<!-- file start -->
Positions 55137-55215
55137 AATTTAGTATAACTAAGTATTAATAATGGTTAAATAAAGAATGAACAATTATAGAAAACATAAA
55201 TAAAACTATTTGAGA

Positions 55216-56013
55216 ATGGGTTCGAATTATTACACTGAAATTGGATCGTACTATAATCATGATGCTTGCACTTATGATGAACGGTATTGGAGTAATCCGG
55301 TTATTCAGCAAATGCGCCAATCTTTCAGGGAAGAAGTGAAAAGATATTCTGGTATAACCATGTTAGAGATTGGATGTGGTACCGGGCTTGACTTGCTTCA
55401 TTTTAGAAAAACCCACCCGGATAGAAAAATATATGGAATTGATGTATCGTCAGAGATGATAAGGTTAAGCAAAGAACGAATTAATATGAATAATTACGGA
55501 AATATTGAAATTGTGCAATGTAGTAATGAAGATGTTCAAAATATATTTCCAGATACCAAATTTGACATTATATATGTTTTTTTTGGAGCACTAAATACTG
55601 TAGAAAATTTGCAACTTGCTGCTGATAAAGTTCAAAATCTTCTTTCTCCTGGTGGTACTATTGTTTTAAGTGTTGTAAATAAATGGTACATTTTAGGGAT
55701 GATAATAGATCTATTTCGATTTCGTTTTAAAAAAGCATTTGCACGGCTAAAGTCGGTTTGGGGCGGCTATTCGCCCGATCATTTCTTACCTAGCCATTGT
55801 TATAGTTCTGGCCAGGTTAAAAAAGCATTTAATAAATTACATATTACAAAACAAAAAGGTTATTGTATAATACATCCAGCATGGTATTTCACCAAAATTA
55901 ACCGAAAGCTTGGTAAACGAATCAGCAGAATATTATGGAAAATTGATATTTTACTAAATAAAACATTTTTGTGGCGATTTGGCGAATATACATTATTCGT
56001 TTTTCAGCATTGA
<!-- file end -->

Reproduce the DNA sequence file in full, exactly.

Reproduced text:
Positions 55137-55215
55137 AATTTAGTATAACTAAGTATTAATAATGGTTAAATAAAGAATGAACAATTATAGAAAACATAAA
55201 TAAAACTATTTGAGA

Positions 55216-56013
55216 ATGGGTTCGAATTATTACACTGAAATTGGATCGTACTATAATCATGATGCTTGCACTTATGATGAACGGTATTGGAGTAATCCGG
55301 TTATTCAGCAAATGCGCCAATCTTTCAGGGAAGAAGTGAAAAGATATTCTGGTATAACCATGTTAGAGATTGGATGTGGTACCGGGCTTGACTTGCTTCA
55401 TTTTAGAAAAACCCACCCGGATAGAAAAATATATGGAATTGATGTATCGTCAGAGATGATAAGGTTAAGCAAAGAACGAATTAATATGAATAATTACGGA
55501 AATATTGAAATTGTGCAATGTAGTAATGAAGATGTTCAAAATATATTTCCAGATACCAAATTTGACATTATATATGTTTTTTTTGGAGCACTAAATACTG
55601 TAGAAAATTTGCAACTTGCTGCTGATAAAGTTCAAAATCTTCTTTCTCCTGGTGGTACTATTGTTTTAAGTGTTGTAAATAAATGGTACATTTTAGGGAT
55701 GATAATAGATCTATTTCGATTTCGTTTTAAAAAAGCATTTGCACGGCTAAAGTCGGTTTGGGGCGGCTATTCGCCCGATCATTTCTTACCTAGCCATTGT
55801 TATAGTTCTGGCCAGGTTAAAAAAGCATTTAATAAATTACATATTACAAAACAAAAAGGTTATTGTATAATACATCCAGCATGGTATTTCACCAAAATTA
55901 ACCGAAAGCTTGGTAAACGAATCAGCAGAATATTATGGAAAATTGATATTTTACTAAATAAAACATTTTTGTGGCGATTTGGCGAATATACATTATTCGT
56001 TTTTCAGCATTGA